How to add cron job on Asuswrt Merlin Wifi Router

How can I add or delete cron jobs on my wifi router powered by Asuswrt Merlin firmware? How do I add cron job on Asuswrt Merlin Wifi router using command line?

Introduction: Asuswrt-Merlin is an enhanced version of Asuswrt, the firmware used by Asus’s modern wifi routers. It is a third party alternative firmware for Asus routers, with a special emphasis on tweaks and fixes rather than radical changes or collecting as many features as possible.

How to add cron job on Asuswrt Merlin Wifi Router

You need to use the cru command to list, delete, or add new cron jobs.

What is a cron on Linux?

Cron allows Linux and Unix users to run commands or scripts at a given date and time. You can schedule scripts to be executed periodically. Cron is one of the most useful tools in a Linux or UNIX like operating systems. The cron service (daemon) runs in the background and constantly checks the /etc/crontab file, and /etc/cron.*/ directories. It also checks the /var/spool/cron/ directory.

cru command syntax to add, list, and delete cron jobs

The syntax is pretty simple:

Add a new cron job

cru a {id} min hour day month week command

  • id – Unique ID for each cron job
  • min – Minute (0-59)
  • hour – Hours (0-23)
  • day – Day (0-31)
  • month – Month (0-12 [12 is December])
  • week – Day of the week(0-7 [7 or 0 is Sunday])
  • command – Script or command name to schedule.

List cron jobs

cru l

Delete cron job

cru d {id}


Let us add cron job on Asuswrt Merlin Wifi router to ping gateway every 1 hour, run:
cru a pinggw "0 * * * * /bin/ping -c 10 -q"
Above cron job will run /bin/ping command that sends only 10 pings and only display output at start.
To list current jobs run:
cru l
To delete current jobs run:
cru d pinggw
Verify it:
cru l
cru command to list delete add cron job on Asuswrt Merlin Wifi Router

How to scheduled tasks/ cron jobs after rebooting the router

Due to a small amount of storage on a router you need to store your cron job as a script using cru command.

Create a script called services-start

Type the following cd command:
# cd /jffs/scripts
Edit/update a file named services-start file i.e. /jffs/scripts/services-start

# This cript get called after all other system services 
# have been started at boot on router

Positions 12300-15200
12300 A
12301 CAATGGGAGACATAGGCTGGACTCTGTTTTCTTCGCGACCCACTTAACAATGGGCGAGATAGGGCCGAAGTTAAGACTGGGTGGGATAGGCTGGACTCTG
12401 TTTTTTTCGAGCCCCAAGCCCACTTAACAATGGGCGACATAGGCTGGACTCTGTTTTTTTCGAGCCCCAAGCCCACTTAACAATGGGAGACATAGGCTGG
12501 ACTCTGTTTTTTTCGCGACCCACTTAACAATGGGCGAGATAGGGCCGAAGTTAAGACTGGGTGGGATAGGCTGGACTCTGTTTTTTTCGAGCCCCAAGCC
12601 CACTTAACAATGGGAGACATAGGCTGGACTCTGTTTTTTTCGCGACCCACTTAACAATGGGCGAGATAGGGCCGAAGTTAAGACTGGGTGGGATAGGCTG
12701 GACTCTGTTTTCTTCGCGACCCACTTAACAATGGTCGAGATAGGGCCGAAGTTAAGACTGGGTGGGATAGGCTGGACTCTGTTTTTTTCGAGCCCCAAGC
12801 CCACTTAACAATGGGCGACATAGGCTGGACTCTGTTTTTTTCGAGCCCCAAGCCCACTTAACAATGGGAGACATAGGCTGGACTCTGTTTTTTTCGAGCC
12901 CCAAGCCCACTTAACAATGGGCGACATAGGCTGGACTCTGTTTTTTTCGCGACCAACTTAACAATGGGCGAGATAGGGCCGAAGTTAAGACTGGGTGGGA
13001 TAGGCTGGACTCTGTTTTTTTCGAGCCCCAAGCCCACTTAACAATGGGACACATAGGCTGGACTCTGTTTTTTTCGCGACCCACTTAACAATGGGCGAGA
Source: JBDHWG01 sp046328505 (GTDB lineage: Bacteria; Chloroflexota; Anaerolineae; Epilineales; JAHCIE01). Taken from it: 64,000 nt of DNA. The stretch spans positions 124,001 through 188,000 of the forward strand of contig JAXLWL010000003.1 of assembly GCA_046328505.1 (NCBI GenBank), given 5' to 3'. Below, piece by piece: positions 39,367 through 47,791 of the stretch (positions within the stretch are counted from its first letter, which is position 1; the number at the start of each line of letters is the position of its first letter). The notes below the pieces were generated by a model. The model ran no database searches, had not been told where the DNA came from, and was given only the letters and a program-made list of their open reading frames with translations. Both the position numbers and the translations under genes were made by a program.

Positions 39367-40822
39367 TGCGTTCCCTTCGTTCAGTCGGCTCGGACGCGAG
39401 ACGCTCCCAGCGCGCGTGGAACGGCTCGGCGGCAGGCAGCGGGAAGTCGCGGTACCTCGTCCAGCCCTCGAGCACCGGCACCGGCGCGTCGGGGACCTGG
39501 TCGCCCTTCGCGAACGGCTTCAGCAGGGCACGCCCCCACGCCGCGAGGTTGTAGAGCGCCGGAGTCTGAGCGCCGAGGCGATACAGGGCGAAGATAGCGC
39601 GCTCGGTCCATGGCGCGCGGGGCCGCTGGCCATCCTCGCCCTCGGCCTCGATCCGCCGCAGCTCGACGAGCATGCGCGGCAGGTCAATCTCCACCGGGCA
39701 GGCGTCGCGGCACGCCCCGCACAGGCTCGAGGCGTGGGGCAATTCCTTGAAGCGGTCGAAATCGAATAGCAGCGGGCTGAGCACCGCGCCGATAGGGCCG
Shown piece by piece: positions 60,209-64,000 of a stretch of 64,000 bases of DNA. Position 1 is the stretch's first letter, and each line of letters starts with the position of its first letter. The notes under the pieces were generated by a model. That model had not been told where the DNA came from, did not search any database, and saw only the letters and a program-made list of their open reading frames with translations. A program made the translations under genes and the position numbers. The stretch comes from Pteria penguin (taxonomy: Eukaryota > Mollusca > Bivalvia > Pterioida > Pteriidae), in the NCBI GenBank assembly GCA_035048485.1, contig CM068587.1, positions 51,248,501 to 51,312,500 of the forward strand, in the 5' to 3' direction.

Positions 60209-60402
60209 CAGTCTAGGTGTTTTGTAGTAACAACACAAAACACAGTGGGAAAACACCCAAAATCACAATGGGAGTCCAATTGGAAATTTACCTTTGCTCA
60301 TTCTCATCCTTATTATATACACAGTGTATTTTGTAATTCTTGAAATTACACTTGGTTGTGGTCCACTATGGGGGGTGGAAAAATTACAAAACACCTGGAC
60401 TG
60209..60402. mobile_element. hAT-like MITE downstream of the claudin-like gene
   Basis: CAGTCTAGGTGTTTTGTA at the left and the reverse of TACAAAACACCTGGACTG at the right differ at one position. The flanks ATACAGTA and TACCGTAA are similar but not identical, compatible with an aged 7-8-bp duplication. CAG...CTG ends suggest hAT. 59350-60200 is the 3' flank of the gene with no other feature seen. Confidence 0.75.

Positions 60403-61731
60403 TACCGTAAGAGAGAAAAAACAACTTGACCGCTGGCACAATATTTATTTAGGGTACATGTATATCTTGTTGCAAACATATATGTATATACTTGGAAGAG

# ---------------------------------------------------------
# Sample cron job to install after reboot
cru a pinggw "0 * * * * /bin/ping -c 10 -q"
# Run my usb backup script every day at midnight 
cru a backup "0 0 * * * /jffs/scripts/"

Sample /jffs/scripts/ file displayed using the cat command:
cat /jffs/scripts/
Sample outputs:

# Purpose: Backup data to connected external USB 3.x hard disk
# Author: Vivek Gite under GPL version 2.x or above
# -------------------------------------------------------------
# GRAB files from my NFS server to external USB connected to this router
rsync -az -Hh --delete --numeric-ids ${nUSER}@${nSERVER}:${SRC} ${DEST}

Make sure you set executable permission using the chmod command:
chmod a+rx /jffs/scripts/services-start
chmod a+rx /jffs/scripts/

Enable boot time support for /jffs/scripts/

Support for these scripts stored under /jffs/scripts/ must be enabled, under Administration -> System on the webui:
Enable user scripts


And there you have it, I just add cron job on Asuswrt Merlin Wifi Router. You can create scheduled tasks using the standard crond service that runs on the router. You can put your cron tasks in /var/spool/cron/crontabs/. The file must be named “admin” as this is the name of the system user. Note that this location resides in RAM, so you would have to put your cron script somewhere such as in the jffs partition such as /jffs/scripts. A boot time copy it to /var/spool/cron/crontabs/ using an init-start user script. However, a simple way to manage your cron jobs is through the included “cru” command as described here. You can then put your “cru” commands inside a user script to re-generate your cron jobs at boot time. See official project help page for more info here and here.

🐧 Get the latest tutorials on Linux, Open Source & DevOps via RSS feed or Weekly email newsletter.

🐧 1 comment so far... add one

CategoryList of Unix and Linux commands
Disk space analyzersncdu pydf
File Managementcat
FirewallAlpine Awall CentOS 8 OpenSUSE RHEL 8 Ubuntu 16.04 Ubuntu 18.04 Ubuntu 20.04
Network UtilitiesNetHogs dig host ip nmap
OpenVPNCentOS 7 CentOS 8 Debian 10 Debian 8/9 Ubuntu 18.04 Ubuntu 20.04
Package Managerapk apt
Processes Managementbg chroot cron disown fg jobs killall kill pidof pstree pwdx time
Searchinggrep whereis which
User Informationgroups id lastcomm last lid/libuser-lid logname members users whoami who w
WireGuard VPNAlpine CentOS 8 Debian 10 Firewall Ubuntu 20.04
1 comment… add one
  • Yaris T Jan 11, 2021 @ 16:09

    This was really clear and useful, thank you!

Leave a Reply

Your email address will not be published.

Use HTML <pre>...</pre> for code samples. Still have questions? Post it on our forum